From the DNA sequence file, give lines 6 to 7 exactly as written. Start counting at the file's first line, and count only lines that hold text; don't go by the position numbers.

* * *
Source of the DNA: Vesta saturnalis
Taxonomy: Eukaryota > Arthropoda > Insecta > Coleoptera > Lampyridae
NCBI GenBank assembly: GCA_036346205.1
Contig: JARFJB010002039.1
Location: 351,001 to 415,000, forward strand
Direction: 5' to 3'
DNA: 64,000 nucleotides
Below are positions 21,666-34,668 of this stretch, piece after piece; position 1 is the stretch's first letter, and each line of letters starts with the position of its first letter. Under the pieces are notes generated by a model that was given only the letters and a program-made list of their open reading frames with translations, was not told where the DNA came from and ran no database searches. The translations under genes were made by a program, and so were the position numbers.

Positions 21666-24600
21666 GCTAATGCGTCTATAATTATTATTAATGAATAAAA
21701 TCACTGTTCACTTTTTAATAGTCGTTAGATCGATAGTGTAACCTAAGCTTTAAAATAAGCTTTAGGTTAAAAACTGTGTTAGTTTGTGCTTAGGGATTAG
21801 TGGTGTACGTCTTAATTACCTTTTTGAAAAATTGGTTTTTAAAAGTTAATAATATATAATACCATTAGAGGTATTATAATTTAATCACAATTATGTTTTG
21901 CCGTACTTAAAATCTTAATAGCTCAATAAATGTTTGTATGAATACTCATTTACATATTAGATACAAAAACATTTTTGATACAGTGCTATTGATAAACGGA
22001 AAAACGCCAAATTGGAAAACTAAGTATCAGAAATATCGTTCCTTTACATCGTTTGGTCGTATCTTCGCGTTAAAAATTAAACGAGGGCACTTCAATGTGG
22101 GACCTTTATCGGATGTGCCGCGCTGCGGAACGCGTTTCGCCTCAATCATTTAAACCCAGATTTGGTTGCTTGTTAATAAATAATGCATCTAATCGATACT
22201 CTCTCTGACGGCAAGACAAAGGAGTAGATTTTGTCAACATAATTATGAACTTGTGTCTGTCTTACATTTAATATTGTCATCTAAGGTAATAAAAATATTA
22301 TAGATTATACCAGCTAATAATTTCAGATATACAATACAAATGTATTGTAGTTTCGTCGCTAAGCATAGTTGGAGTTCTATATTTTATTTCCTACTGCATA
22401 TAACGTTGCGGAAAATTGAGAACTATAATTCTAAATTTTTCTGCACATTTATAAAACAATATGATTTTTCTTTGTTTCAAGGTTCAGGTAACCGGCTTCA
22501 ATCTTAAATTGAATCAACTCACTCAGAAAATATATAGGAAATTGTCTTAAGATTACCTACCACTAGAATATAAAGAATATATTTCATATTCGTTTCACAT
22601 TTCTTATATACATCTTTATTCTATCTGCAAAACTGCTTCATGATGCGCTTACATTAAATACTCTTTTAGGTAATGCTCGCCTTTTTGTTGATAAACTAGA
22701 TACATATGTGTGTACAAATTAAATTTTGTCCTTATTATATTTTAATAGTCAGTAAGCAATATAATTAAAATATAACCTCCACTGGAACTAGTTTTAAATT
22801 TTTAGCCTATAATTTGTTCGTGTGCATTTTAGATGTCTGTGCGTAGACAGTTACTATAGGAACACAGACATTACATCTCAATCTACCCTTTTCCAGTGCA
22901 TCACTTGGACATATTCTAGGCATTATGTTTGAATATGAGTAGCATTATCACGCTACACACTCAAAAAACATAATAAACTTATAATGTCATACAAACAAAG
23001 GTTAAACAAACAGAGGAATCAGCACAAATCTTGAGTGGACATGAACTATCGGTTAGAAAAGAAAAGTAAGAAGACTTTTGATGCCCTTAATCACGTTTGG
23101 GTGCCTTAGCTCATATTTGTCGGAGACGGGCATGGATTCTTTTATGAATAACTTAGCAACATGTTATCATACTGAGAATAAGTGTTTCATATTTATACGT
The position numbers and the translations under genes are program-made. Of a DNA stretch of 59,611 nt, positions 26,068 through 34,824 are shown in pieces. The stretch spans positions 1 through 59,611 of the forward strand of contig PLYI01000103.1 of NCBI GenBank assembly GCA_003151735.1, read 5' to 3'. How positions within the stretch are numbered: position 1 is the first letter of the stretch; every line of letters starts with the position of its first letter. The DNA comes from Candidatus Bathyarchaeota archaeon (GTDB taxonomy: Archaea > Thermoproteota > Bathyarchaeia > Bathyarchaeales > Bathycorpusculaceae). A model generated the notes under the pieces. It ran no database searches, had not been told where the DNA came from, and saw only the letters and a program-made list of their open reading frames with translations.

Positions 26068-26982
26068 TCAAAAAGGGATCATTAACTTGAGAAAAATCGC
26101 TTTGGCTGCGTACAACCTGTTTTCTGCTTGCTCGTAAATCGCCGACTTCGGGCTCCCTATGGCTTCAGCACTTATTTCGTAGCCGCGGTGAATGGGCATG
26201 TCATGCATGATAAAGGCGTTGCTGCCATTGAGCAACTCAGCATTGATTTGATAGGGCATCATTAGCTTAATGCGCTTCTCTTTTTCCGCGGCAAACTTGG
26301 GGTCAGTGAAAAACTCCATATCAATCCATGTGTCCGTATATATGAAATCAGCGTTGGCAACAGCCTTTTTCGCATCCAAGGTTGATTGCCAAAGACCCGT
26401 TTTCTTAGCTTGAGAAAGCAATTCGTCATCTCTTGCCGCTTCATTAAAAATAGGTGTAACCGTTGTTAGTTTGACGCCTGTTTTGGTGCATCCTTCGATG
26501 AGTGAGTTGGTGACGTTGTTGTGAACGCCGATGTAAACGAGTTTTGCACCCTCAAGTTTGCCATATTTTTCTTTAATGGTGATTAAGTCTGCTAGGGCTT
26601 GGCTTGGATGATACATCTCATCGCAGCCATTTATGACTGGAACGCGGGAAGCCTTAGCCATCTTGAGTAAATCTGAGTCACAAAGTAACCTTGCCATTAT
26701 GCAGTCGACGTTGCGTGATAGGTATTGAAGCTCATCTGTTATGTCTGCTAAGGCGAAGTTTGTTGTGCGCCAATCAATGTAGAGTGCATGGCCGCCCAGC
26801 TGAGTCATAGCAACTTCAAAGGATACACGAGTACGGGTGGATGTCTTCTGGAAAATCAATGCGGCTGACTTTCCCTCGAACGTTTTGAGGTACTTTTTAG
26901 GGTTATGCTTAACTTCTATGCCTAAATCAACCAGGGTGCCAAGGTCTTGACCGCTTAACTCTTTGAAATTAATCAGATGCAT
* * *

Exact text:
Direction: 5' to 3'
DNA: 64,000 nucleotides